BACKGROUND: Anodal stimulation hyperpolarizes the cell membrane and increases the intracellular Ca(2+) (Ca(i)) transient. This study tested the hypothesis that the maximum slope of the Ca(i) decline (-(dCa(i)/dt)(max)) corresponds to the timing of anodal dip on the strength-interval curve and the initiation of repetitive responses and ventricular fibrillation (VF) after a premature stimulus (S(2)).
METHODS AND RESULTS: We simultaneously mapped the membrane potential (V(m)) and Ca(i) in 23 rabbit ventricles. A dip in the anodal strength-interval curve was observed. During the anodal dip, ventricles were captured by anodal break excitation directly under the S(2) electrode. The Ca(i) following anodal stimuli is larger than that following cathodal stimuli. The S(1)-S(2) intervals of the anodal dip (203±10 ms) coincided with the -(dCa(i)/dt)(max) (199±10 ms, P=NS). BAPTA-AM (n=3), inhibition of the electrogenic Na(+)-Ca(2+) exchanger current (I(NCX)) by low extracellular Na(+) (n=3), and combined ryanodine and thapsigargin infusion (n=2) eliminated the anodal supernormality. Strong S(2) during the relative refractory period (n=5) induced 29 repetitive responses and 10 VF episodes. The interval between S(2) and the first non-driven beat was coincidental with the time of -(dCa(i)/dt)(max).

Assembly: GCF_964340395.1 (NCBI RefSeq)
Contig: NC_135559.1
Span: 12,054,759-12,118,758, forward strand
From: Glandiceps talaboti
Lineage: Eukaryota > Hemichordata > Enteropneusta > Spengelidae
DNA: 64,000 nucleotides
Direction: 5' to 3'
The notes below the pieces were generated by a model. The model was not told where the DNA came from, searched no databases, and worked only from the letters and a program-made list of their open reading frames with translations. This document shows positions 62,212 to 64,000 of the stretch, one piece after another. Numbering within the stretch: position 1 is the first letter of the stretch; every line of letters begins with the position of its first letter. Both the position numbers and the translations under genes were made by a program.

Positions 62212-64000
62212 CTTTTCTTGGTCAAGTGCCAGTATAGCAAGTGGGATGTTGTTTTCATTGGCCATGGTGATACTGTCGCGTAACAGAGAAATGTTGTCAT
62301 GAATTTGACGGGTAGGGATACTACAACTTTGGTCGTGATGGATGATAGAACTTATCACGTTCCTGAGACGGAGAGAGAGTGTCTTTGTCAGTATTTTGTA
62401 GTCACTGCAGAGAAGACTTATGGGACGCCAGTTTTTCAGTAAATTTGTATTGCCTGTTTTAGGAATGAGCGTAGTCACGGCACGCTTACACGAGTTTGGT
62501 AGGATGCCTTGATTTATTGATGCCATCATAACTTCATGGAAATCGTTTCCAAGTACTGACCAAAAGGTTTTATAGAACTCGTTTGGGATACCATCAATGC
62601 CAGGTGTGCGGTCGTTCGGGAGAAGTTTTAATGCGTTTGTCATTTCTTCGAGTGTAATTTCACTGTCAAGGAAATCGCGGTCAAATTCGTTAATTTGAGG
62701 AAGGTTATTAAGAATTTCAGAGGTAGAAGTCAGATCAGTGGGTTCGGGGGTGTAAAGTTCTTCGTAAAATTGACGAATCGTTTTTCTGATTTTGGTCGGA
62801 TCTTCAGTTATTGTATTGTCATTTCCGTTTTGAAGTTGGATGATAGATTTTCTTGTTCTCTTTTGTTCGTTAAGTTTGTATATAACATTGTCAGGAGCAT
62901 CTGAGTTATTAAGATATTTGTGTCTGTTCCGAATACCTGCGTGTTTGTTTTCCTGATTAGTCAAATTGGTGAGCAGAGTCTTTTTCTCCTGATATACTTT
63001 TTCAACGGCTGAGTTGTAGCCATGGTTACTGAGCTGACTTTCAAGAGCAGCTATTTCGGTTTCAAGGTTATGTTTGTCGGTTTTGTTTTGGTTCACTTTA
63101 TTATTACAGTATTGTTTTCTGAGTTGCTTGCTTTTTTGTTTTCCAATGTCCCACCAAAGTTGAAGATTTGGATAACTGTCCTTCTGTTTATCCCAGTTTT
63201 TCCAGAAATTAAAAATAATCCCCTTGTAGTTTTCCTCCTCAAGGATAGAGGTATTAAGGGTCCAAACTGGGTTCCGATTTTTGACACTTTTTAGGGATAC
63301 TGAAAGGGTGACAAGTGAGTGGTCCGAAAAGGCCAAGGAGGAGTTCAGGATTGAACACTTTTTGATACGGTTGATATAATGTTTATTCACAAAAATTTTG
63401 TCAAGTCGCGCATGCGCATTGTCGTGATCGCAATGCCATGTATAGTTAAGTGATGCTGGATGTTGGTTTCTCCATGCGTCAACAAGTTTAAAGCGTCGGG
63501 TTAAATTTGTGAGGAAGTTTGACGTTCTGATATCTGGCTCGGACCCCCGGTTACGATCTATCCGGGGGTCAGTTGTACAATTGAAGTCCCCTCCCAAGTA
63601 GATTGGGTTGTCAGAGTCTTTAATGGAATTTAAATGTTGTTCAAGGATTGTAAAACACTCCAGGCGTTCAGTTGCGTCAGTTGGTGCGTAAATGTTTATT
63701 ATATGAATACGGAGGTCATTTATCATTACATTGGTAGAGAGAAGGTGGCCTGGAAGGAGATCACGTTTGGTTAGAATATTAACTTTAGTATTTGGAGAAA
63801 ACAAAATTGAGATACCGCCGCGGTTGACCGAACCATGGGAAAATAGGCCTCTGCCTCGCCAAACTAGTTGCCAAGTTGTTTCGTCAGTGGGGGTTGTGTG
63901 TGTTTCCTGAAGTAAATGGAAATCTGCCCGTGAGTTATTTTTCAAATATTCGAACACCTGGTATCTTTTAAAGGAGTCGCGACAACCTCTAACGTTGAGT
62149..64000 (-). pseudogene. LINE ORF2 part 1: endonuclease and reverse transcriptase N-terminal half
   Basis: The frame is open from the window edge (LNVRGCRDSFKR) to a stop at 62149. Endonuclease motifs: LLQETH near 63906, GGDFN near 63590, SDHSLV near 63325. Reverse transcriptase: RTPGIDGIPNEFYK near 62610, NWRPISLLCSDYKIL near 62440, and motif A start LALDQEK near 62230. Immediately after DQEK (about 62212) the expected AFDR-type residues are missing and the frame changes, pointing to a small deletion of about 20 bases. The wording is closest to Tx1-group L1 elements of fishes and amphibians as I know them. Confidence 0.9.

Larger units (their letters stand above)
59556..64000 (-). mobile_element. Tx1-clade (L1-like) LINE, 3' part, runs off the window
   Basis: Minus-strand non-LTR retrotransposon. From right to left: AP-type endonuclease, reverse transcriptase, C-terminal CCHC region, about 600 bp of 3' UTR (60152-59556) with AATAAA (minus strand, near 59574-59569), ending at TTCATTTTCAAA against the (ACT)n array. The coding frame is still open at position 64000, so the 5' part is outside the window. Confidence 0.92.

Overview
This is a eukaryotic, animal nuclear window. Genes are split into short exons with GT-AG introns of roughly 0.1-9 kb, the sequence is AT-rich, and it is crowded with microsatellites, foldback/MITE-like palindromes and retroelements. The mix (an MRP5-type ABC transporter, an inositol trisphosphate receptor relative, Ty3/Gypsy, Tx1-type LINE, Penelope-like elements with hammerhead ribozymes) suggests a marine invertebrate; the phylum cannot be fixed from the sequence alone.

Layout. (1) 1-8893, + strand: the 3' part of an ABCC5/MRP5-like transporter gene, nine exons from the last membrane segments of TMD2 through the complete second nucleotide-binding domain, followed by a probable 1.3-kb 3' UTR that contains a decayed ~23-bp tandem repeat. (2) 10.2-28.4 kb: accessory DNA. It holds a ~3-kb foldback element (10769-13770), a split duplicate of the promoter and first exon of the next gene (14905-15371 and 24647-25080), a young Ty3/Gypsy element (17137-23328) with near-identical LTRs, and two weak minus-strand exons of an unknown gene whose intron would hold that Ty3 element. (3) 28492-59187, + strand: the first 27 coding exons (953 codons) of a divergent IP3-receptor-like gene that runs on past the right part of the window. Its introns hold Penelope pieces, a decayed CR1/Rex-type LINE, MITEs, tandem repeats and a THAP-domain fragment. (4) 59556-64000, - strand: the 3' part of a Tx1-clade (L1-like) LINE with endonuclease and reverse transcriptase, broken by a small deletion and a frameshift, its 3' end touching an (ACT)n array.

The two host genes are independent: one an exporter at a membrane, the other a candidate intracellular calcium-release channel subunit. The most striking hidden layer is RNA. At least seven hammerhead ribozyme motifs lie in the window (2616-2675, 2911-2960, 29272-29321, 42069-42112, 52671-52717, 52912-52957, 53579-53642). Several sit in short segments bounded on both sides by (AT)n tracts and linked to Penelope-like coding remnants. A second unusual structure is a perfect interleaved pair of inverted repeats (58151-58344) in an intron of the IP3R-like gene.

CONCLUSIONS: Larger Ca(i) transient and I(NCX) activation induced by anodal stimulation produces anodal supernormality. The time of maximum I(NCX) activation is coincidental to the induction of non-driven beats from the Ca(i) sinkhole after a strong premature stimulation